Bullying isn’t the same for everyone – it can happen at work, school, online or in your own home. It may involve physical violence, someone saying nasty things to you, or it could even involve your closest friends.
Being bullied can make you feel a lot of things. You may notice feelings of loneliness, fear, stress, shame or rejection. It may feel like there’s nothing you can do to make it stop. Sometimes there can be people who witness bullying, like your friends, and they don’t do anything to help you.
It’s important to remember that being bullied is not your fault. There’s nothing wrong with you, and you don’t have to go through it alone.
If you’re being bullied, there are some things you can do to take back control.
Plan your response
Bullying can be really confusing. You might not even realise that it’s happening to you at first. It may even be something that starts as a ‘joke’, but doesn’t stop or gets worse. Or perhaps it’s more physical, like someone at school shoving you whenever they walk past.
When you become aware of bullying that’s happening to you, take a moment to consider how you’ll respond. There are a few ways you can approach it.
Talk it out
If you’re feeling really brave, you might be able to tell the person or people who are bullying you to stop. This may be enough to end the bullying, because they might not realise they’re doing it or how much it’s hurting you.
Another way you can respond to bullying is by ignoring it or walking away. In many cases, bullies feed off your response. If you get angry or upset by their actions, they might continue doing it. If you ignore it, they might get bored and stop doing it.
In some cases, it may be best not to respond at all. For example, if someone is sending you hateful messages online, sending a response may make the situation worse. It could even cause them to send more nasty comments. It might be best to just delete the message and block the person who sent it. You could even click on the ‘report abuse’ button, which alerts the social media site to take the content down. If you're not finding the social media platform helpful, you can report the incident and have it removed by the eSafety Commissioner.
If you’ve asked someone to stop bullying you and they still keep doing it, there are some other things you can do to try and prevent it from happening again.
Get some backup
Ask your friends to stay with you while the bullies are around. This way you’re less of a target and you have backup if they start being nasty.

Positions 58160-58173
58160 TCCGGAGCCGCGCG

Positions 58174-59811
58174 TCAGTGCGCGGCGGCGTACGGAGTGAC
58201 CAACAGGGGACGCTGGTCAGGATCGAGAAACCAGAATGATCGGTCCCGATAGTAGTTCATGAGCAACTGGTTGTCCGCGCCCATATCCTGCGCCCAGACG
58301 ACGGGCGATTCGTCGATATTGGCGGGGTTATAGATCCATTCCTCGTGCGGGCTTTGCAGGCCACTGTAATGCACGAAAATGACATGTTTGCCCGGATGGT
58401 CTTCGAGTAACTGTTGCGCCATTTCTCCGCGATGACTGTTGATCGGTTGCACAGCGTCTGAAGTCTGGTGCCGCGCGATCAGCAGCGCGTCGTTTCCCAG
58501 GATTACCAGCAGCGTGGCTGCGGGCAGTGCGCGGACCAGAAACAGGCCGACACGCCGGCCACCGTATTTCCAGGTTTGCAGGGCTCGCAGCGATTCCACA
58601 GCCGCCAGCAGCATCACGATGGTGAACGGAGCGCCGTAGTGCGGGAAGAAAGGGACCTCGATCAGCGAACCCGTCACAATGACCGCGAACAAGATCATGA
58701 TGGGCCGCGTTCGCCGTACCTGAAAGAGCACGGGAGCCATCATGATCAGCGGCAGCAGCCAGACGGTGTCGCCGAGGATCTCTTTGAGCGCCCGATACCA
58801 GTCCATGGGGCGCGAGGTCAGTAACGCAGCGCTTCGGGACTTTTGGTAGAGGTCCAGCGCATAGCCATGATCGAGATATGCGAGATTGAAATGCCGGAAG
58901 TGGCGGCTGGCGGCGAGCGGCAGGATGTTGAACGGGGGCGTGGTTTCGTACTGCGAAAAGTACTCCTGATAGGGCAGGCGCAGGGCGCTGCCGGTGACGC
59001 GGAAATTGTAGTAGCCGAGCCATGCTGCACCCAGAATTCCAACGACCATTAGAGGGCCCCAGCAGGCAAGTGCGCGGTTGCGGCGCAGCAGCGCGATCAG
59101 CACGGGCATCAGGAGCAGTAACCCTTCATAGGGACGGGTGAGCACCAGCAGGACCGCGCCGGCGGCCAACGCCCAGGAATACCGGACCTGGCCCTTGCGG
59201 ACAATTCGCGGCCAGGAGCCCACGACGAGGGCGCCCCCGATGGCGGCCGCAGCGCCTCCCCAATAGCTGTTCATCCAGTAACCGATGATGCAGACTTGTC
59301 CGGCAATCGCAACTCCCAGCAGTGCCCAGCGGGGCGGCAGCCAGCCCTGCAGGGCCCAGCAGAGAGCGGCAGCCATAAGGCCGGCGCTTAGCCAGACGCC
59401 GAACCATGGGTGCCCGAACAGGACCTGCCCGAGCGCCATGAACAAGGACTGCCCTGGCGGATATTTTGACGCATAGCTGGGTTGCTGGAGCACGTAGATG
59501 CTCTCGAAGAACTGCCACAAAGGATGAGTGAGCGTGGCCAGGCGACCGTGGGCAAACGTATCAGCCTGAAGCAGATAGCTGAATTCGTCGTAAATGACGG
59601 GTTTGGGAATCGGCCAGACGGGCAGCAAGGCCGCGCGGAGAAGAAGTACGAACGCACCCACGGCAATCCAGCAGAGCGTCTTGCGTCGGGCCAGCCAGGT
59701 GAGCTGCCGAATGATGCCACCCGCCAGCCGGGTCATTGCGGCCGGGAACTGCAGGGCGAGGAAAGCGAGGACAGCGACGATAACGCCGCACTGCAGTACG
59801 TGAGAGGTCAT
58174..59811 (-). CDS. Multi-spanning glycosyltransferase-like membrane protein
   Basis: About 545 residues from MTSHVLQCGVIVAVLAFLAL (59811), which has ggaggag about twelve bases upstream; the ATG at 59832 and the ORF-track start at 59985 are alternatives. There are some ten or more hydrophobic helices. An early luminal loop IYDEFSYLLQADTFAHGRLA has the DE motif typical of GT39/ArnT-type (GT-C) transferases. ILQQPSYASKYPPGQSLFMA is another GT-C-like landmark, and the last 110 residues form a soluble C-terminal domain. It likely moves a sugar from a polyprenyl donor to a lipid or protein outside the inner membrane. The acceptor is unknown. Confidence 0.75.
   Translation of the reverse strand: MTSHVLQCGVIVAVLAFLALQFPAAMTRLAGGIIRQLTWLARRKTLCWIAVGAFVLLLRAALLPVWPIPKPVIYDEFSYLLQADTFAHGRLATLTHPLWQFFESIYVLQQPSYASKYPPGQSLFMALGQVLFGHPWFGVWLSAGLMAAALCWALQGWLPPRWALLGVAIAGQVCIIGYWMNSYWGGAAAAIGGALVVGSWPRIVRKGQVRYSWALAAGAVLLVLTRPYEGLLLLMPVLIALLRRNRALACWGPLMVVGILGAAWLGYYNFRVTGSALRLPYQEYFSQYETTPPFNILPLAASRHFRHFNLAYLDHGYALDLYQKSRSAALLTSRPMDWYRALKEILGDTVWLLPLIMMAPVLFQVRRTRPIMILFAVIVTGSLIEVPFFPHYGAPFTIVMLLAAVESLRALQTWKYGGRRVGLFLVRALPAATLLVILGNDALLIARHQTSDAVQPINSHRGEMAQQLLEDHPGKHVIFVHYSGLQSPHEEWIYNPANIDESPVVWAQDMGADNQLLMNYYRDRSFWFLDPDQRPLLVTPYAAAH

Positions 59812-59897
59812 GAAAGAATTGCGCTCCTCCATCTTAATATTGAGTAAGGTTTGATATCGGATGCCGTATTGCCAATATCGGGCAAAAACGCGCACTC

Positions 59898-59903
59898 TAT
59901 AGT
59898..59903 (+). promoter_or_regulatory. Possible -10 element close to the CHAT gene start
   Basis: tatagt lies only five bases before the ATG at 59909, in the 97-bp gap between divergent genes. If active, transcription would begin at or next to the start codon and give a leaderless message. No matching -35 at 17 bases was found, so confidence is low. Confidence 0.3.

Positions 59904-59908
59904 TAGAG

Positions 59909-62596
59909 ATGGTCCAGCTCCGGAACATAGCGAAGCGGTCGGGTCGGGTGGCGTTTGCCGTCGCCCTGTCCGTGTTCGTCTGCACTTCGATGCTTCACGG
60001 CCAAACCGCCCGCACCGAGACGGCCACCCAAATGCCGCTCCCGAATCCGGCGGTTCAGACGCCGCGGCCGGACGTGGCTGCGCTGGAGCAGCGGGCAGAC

Change your privacy settings
If the bullying is happening online, you can change your social media privacy settings so that certain people can’t see your posts or send you things.
Tell someone you trust
It can be helpful to speak to an adult that you trust about it. This might be a teacher, a parent, an Elder, or a manager in your workplace. It’s useful if you write down the things the bully has said or done, so you can take a list of evidence to the person you tell.
It might seem daunting to tell an adult about the bullying, especially if it feels like you’re ‘dobbing’ on someone – but remember that it’s a really brave thing to do. Someone older than you may have some useful advice on how to stop the bullying, or they may be able to take action themselves to stop it from happening.
The most important thing to keep in mind when you’re being bullied is that you don’t have to go through it on your own. Keeping it to yourself can mean that the bullying doesn’t stop, and that you continue to feel bad about it.
Don’t stay silent. Tell a trusted friend or adult, or chat to someone like a headspace clinician.
In extreme bullying situations, you may feel so bad that you have harmful or suicidal thoughts. If this happens to you, make sure that you reach out to triple zero (000) for immediate support. Other telephone support services include: Kids Helpline and Lifeline. They can help you find support and resources to get through this experience.
Bullying is never okay, regardless of whether it happens in school, online, at home, or in the workplace. Find out more about bullying and how it can affect your mental health, or get in touch with your local headspace centre for more help.